- Public Protector Busisiwe Mkhwebane's legal woes have continued to pile up against her as she faces impeachment on a number grounds of misconduct and incompetence
- The Constitutional Court recently reportedly ruled that Mkhwebane was dishonest and acted in bad faith in some of her findings
- It has also been reported that six former USAASA non-executive directors are considering legal action against the troubled Public Protector
Legal problems are continuing to pile up against Public Protector Busisiwe Mkhwebane. Advocate Mkhwebane reportedly faces impeachment on a number of grounds of misconduct and incompetence. The Constitutional Court also found that the Public Protector was dishonest and acted in bad faith in some of her findings.
Mkhwebane's legal challenge to the constitutionality of Parliament's impeachment rules and process against her is expected to start on Monday, 7 June.
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In a written argument to the Western Cape High Court, Mkwebane's counsel, Dali Mpofu, stated that it's a "logical and legal" impossibility" for an impeachment to go ahead against Mkhwebane as the rules of Parliament prevent it, reports BusinessLIVE.
Meanwhile, IOL reports that former Universal Services and Access Agency of SA (USAASA) non-executive directors are considering legal action after Mkhwebane's report that was used to fire them was reviewed and set aside.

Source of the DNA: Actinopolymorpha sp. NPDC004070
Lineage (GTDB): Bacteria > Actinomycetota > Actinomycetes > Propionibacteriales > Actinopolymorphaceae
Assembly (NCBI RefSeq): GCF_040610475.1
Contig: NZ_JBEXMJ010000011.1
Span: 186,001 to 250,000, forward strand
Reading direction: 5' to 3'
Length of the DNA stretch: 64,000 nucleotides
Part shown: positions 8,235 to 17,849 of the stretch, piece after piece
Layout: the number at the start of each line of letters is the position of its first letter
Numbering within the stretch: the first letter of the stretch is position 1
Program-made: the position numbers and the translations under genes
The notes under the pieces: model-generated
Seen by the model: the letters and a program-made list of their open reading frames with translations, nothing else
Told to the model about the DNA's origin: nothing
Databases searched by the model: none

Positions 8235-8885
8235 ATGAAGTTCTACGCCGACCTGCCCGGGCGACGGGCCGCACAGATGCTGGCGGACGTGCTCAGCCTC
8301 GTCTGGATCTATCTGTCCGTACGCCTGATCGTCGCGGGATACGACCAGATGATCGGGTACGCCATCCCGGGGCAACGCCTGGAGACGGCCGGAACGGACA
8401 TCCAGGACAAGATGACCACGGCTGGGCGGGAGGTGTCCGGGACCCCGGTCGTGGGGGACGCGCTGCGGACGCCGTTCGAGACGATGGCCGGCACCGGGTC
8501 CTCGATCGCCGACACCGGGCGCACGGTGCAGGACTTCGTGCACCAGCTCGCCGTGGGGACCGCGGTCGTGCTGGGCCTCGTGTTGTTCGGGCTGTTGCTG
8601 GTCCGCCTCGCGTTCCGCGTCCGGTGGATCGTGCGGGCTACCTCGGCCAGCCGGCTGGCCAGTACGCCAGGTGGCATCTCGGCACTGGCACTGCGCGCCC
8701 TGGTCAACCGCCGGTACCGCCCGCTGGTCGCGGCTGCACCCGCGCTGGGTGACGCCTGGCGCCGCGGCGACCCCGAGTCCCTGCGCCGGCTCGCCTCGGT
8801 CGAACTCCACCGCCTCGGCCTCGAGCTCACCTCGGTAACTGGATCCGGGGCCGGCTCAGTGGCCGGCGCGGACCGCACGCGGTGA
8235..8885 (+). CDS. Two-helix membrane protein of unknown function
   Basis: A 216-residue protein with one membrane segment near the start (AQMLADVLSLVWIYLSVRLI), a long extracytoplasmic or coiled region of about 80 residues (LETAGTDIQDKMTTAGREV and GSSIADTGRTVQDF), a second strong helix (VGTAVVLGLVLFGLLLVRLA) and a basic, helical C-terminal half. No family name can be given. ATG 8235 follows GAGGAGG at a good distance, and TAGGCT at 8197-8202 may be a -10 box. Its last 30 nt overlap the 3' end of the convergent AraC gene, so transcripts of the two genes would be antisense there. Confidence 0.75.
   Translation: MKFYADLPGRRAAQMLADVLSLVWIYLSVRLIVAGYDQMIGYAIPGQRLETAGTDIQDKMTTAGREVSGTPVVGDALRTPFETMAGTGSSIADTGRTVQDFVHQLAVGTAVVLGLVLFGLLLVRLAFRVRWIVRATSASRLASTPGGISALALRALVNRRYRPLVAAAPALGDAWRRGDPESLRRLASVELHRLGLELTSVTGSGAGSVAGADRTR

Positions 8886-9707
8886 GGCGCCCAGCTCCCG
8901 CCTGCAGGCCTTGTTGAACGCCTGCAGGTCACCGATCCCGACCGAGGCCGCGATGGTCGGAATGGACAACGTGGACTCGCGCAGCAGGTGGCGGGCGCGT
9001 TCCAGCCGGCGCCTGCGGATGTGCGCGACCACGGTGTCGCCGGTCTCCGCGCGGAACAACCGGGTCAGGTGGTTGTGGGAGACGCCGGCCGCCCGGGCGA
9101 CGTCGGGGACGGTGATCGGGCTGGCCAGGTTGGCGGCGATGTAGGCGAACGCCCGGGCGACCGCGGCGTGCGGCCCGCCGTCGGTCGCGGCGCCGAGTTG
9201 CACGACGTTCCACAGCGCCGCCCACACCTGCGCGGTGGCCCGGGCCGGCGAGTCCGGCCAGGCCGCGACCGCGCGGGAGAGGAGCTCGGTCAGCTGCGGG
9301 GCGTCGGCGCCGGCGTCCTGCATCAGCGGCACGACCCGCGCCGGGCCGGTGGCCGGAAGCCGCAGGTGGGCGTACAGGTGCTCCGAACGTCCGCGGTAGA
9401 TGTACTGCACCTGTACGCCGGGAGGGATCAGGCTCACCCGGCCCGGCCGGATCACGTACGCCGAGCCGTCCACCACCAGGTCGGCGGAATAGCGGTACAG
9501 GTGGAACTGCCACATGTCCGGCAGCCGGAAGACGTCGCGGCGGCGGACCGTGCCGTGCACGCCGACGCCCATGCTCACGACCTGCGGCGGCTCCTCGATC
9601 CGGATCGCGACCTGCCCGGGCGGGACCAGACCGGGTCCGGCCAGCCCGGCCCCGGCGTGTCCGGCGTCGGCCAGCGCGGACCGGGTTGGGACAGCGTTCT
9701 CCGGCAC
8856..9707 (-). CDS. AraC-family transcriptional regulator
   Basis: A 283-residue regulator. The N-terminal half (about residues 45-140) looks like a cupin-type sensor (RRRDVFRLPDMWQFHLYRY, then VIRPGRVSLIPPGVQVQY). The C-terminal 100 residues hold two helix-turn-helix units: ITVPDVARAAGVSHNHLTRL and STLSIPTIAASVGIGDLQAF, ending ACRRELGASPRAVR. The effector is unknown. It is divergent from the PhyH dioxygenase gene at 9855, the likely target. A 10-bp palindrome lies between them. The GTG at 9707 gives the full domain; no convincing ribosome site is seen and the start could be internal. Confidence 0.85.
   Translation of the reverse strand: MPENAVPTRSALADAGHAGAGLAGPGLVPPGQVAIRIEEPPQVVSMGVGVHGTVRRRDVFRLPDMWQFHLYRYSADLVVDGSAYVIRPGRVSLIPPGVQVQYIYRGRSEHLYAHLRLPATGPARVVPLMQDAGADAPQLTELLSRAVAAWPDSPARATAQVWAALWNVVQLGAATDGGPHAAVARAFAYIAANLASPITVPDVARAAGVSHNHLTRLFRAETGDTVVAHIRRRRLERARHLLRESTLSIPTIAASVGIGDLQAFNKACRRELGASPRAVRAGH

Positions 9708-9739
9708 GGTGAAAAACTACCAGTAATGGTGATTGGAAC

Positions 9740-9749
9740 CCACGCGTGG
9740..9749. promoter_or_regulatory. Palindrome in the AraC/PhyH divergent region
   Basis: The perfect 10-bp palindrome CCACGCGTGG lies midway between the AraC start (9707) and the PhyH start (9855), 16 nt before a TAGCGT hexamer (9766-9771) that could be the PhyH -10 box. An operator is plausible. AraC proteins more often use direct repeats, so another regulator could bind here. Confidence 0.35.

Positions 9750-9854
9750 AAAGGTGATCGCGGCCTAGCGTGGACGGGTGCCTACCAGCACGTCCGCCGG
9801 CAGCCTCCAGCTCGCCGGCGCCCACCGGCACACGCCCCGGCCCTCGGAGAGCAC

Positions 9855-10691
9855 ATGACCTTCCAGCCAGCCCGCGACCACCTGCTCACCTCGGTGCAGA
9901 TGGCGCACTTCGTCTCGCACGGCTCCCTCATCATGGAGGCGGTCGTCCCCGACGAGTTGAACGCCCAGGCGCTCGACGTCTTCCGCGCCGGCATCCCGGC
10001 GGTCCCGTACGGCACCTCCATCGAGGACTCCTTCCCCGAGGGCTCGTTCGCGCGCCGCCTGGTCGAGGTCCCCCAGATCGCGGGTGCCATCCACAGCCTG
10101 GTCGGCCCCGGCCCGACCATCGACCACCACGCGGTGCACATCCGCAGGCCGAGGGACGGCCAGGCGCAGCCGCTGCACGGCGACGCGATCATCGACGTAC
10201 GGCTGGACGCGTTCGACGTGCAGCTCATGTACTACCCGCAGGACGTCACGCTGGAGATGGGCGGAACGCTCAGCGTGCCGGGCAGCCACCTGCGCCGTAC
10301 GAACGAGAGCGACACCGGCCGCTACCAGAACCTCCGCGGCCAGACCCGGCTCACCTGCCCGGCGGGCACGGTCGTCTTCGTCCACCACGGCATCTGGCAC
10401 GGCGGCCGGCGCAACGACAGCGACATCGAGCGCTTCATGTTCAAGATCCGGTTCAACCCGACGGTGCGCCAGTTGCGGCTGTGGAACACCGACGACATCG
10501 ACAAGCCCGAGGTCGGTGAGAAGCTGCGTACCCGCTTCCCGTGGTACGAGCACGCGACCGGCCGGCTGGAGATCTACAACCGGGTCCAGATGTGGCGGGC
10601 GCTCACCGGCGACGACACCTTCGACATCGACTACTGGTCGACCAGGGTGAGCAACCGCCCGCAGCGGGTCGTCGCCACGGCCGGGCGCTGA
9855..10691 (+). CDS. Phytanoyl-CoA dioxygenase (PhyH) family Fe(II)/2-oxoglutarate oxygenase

The publication reports that former Telecommunications and Postal Services Minister Dr Siyabonga Cwele axed the board following Mkhwebane’s findings.
The outlet further reported that Judge Daisy Molefe reviewed and set aside the Public Protector’s report in the North Gauteng High Court, largely due to Mkhwebane’s refusal to remove chief investigator Abongile Madiba from the investigation. The former directors had requested the removal of Madiba because he had appeared to have taken an interest in the matter.
Land restitution and redistribution
In other news, Briefly News reported that President Cyril Ramaphosa reportedly wants the issue of land restitution and redistribution to be addressed quickly. The president has shared that the matter needs a conclusion and has asked opposition parties to "find each other" so that the issue of expropriation without compensation can be finalised.
"The discussions in my view, needs some conclusion and we're hoping that the various parties will be able to find each other on the parliamentary level and finalise a position on how to move forward," Ramaphosa said, according to EWN.
Ramaphosa was reacting to the EFF's position on the matter. The publication said plans to push through legislation allowing for expropriation without compensation suffered a setback this week after the Economic Freedom Fighters (EFF) said it supports expropriation without compensation but not in its current form.
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